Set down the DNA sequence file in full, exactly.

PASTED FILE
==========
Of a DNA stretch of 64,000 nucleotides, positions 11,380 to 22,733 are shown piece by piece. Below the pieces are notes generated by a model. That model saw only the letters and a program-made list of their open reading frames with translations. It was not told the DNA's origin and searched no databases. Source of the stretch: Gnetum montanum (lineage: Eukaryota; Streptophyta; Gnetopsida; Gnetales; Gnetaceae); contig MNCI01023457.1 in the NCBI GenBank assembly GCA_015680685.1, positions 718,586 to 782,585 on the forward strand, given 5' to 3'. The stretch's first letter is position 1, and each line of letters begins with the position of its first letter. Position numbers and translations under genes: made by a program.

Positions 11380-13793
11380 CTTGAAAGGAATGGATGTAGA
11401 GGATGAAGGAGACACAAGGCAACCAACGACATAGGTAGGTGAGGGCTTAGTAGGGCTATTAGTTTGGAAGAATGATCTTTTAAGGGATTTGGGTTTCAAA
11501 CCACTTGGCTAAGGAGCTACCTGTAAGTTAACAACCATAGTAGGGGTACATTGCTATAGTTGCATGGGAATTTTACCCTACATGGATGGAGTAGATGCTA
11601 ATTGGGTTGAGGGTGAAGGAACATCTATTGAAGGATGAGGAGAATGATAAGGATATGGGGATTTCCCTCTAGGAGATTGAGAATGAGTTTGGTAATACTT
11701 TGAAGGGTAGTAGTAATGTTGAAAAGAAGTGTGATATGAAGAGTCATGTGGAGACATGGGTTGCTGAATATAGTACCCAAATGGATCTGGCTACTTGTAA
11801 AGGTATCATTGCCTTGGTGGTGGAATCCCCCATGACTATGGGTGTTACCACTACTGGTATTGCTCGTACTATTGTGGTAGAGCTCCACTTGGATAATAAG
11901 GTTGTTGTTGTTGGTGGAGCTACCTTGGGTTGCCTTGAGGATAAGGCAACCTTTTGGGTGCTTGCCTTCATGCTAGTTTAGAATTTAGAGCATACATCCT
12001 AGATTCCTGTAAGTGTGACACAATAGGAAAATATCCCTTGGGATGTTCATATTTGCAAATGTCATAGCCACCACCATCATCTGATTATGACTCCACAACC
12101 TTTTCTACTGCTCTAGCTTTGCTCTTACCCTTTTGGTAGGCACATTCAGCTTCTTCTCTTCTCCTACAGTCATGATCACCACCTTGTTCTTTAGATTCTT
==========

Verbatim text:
Of a DNA stretch of 64,000 nucleotides, positions 11,380 to 22,733 are shown piece by piece. Below the pieces are notes generated by a model. That model saw only the letters and a program-made list of their open reading frames with translations. It was not told the DNA's origin and searched no databases. Source of the stretch: Gnetum montanum (lineage: Eukaryota; Streptophyta; Gnetopsida; Gnetales; Gnetaceae); contig MNCI01023457.1 in the NCBI GenBank assembly GCA_015680685.1, positions 718,586 to 782,585 on the forward strand, given 5' to 3'. The stretch's first letter is position 1, and each line of letters begins with the position of its first letter. Position numbers and translations under genes: made by a program.

Positions 11380-13793
11380 CTTGAAAGGAATGGATGTAGA
11401 GGATGAAGGAGACACAAGGCAACCAACGACATAGGTAGGTGAGGGCTTAGTAGGGCTATTAGTTTGGAAGAATGATCTTTTAAGGGATTTGGGTTTCAAA
11501 CCACTTGGCTAAGGAGCTACCTGTAAGTTAACAACCATAGTAGGGGTACATTGCTATAGTTGCATGGGAATTTTACCCTACATGGATGGAGTAGATGCTA
11601 ATTGGGTTGAGGGTGAAGGAACATCTATTGAAGGATGAGGAGAATGATAAGGATATGGGGATTTCCCTCTAGGAGATTGAGAATGAGTTTGGTAATACTT
11701 TGAAGGGTAGTAGTAATGTTGAAAAGAAGTGTGATATGAAGAGTCATGTGGAGACATGGGTTGCTGAATATAGTACCCAAATGGATCTGGCTACTTGTAA
11801 AGGTATCATTGCCTTGGTGGTGGAATCCCCCATGACTATGGGTGTTACCACTACTGGTATTGCTCGTACTATTGTGGTAGAGCTCCACTTGGATAATAAG
11901 GTTGTTGTTGTTGGTGGAGCTACCTTGGGTTGCCTTGAGGATAAGGCAACCTTTTGGGTGCTTGCCTTCATGCTAGTTTAGAATTTAGAGCATACATCCT
12001 AGATTCCTGTAAGTGTGACACAATAGGAAAATATCCCTTGGGATGTTCATATTTGCAAATGTCATAGCCACCACCATCATCTGATTATGACTCCACAACC
12101 TTTTCTACTGCTCTAGCTTTGCTCTTACCCTTTTGGTAGGCACATTCAGCTTCTTCTCTTCTCCTACAGTCATGATCACCACCTTGTTCTTTAGATTCTT